11. It’s the most haunted and dreamlike of all American films, a gothic backwoods ramble with the Devil at its heels.
  12. It’s impossible adequately to describe the haunting intensity of It Follows: this is a film that makes a virtue of silence, that lives in the shadowy spaces between the splattery kill scenes that punctuate your average stalk-and-slasher.
    • 97 Metascore
    • 100 Critic Score
    It offers perfect case studies of suspense, paranoia and montage for lazy film-studies tutors. And, of course, it was the first movie to show a toilet flushing, so we might also credit it with spawning the entire gross-out genre. Psycho: we salute you.
    • 84 Metascore
    • 100 Critic Score
    The film is built as a long crescendo, opening at a level of considered, Zen-like reflection and ending with a prolonged cacophony of elaborate, town-wide annihilation.
    • 89 Metascore
    • 100 Critic Score
    The film’s bravura fantasy sequence, imagining the hellishly licentious Bedford Falls that would exist without George, makes the grandest possible case for the importance and uniqueness of individual agency – ‘Battleship Potemkin’ this ain’t. Funny, compelling and moving.
  13. Amid all the shifting mirrored surfaces and hazy ambiguities of Olivier Assayas's bewitching, brazenly unconventional ghost story, this much can be said with certainty: Kristen Stewart has become one hell of an actress.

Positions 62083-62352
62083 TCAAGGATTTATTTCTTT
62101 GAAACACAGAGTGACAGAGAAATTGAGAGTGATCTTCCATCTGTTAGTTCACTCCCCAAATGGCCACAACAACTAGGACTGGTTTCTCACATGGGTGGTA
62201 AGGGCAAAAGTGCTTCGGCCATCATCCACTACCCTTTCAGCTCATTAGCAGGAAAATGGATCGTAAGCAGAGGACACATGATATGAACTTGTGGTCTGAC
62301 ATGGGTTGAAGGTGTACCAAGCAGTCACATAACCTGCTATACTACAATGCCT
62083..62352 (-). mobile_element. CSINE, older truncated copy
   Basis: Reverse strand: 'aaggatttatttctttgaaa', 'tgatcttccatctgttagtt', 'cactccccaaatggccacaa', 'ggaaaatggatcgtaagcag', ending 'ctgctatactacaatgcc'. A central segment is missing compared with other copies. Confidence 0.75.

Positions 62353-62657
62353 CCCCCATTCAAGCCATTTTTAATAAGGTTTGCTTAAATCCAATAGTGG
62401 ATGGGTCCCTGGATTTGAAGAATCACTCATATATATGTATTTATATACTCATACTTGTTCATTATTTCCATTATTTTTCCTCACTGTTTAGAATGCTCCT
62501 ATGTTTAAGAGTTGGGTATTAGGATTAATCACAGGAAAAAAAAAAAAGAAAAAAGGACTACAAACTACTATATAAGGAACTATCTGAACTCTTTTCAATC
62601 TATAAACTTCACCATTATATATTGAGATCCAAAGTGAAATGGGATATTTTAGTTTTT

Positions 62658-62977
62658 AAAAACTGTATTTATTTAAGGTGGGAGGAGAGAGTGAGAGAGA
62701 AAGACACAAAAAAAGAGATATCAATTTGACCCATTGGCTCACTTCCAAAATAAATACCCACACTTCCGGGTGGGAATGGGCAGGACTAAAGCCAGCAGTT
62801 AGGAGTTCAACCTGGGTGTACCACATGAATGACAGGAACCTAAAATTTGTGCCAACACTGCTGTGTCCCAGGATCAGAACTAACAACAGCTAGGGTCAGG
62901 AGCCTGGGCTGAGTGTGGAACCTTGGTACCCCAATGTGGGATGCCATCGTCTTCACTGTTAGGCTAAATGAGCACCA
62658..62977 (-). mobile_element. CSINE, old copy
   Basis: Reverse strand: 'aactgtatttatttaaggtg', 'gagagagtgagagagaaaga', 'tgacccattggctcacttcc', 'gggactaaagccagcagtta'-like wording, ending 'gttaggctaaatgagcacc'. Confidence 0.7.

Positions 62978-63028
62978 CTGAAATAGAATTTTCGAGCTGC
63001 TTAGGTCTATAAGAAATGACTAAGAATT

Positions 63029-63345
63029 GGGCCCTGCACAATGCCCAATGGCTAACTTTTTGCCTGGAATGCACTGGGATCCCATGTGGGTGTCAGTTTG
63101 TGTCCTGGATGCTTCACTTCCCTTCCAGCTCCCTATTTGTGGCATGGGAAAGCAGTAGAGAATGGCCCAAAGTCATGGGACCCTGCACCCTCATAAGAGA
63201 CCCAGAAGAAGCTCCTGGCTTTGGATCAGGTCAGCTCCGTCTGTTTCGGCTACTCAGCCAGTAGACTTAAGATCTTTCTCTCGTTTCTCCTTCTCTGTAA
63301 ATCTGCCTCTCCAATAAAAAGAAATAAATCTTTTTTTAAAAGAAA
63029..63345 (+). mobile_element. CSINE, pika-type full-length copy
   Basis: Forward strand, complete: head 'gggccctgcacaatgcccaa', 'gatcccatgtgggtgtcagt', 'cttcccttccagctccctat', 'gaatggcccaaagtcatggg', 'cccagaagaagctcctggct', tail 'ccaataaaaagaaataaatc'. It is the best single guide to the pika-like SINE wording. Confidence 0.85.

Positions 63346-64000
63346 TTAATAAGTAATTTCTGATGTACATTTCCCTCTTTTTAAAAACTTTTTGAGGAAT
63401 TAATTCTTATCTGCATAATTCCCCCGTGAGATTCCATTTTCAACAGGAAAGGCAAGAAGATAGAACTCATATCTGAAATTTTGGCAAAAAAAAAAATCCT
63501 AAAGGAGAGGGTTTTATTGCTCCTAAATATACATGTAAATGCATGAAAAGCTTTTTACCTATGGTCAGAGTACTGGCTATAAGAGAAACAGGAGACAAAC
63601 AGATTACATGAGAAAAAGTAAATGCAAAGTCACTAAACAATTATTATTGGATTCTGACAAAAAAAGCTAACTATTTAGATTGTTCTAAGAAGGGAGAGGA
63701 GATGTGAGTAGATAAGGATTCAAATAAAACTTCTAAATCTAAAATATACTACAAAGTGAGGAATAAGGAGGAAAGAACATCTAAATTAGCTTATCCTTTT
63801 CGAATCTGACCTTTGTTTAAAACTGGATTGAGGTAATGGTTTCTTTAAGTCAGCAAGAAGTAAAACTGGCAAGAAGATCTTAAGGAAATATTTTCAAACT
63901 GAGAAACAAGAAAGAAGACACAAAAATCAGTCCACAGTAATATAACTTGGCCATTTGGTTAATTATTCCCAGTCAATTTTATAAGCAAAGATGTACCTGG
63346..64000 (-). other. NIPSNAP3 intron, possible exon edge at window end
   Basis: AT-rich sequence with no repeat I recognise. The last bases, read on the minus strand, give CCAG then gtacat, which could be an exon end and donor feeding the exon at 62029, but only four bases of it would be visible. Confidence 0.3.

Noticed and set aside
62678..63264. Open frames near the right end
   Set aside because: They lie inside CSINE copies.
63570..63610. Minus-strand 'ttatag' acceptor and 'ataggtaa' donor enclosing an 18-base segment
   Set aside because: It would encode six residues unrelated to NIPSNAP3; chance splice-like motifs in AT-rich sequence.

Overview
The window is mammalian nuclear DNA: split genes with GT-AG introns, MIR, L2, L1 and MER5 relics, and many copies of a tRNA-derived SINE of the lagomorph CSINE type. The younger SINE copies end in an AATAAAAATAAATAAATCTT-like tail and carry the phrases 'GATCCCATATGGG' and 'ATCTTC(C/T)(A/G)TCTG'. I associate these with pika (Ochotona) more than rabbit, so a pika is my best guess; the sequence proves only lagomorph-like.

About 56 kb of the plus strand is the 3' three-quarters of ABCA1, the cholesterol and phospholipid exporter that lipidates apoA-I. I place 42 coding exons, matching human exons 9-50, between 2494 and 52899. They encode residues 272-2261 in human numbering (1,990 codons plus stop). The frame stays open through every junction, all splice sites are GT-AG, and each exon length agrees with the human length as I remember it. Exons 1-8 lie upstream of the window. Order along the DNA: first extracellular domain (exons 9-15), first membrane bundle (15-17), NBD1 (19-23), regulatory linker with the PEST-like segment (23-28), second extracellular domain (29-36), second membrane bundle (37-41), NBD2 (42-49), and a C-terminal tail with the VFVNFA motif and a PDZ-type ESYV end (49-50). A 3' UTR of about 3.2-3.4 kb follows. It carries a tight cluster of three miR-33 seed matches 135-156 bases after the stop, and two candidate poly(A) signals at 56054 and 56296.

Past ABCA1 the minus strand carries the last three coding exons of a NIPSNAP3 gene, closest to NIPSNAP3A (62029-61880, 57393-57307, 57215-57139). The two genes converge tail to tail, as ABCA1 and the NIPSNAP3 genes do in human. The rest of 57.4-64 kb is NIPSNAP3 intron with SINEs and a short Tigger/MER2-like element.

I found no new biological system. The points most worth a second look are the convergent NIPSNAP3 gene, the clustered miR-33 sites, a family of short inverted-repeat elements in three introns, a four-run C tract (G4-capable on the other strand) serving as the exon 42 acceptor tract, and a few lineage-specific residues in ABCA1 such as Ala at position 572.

14. Jennifer Peedom’s film is stunningly photographed (how could it not be?) and brilliantly sly: she gives the tour guides and their rich, self-absorbed charges just enough rope to hang themselves, and they duly oblige. But it’s also a heartfelt tribute to the resilience of a people.
  15. It’s both soaringly romantic and truly sad.
    • 89 Metascore
    • 100 Critic Score
    Whenever it seems there might be a glimmer of hope, Romero cruelly reverses our expectations. The nihilistic ending, in particular, has to be seen to be believed. Chuckle, if you can, during the first few minutes; because after that laughter catches in the throat as the clammy hand of terror tightens its grip.
    • 89 Metascore
    • 100 Critic Score
    Carpenter scrupulously avoids any overt socio-political pretensions, playing it instead for laughs and suspense in perfectly balanced proportions. The result is a thriller inspired by a buff's admiration for Ford and Hawks (particularly Rio Bravo), with action sequences comparable to anything in Siegel or Fuller. It's sheer delight from beginning to end.
  16. The talk is pointed and careful in a household that savours the power and meaning of words, but it’s as much the imagery that makes this film such a painterly joy.
  17. It may lack the authority-baiting, satire-with-a-purpose edge of Life of Brian, but Holy Grail is the looser, sillier, ultimately funnier film, packed with actual goofy laughs rather than hey-I-get-that cleverness.
  18. The claustrophobic setting and semi-improvised tone might suggest something closer to sitcom than cinema (had Jarmusch seen Porridge?), but Robby Müller’s stately monochrome photography single-handedly lifts it into the realm of Proper Art. It’s a sad and beautiful world indeed.
  19. What’s most winning about ‘The Club’ is how Larrain manages to allude to the wider structures, behaviour and corruption of the church without ever making this claustrophobic, moody and very local story feel anything but crucial, thrilling and disturbing.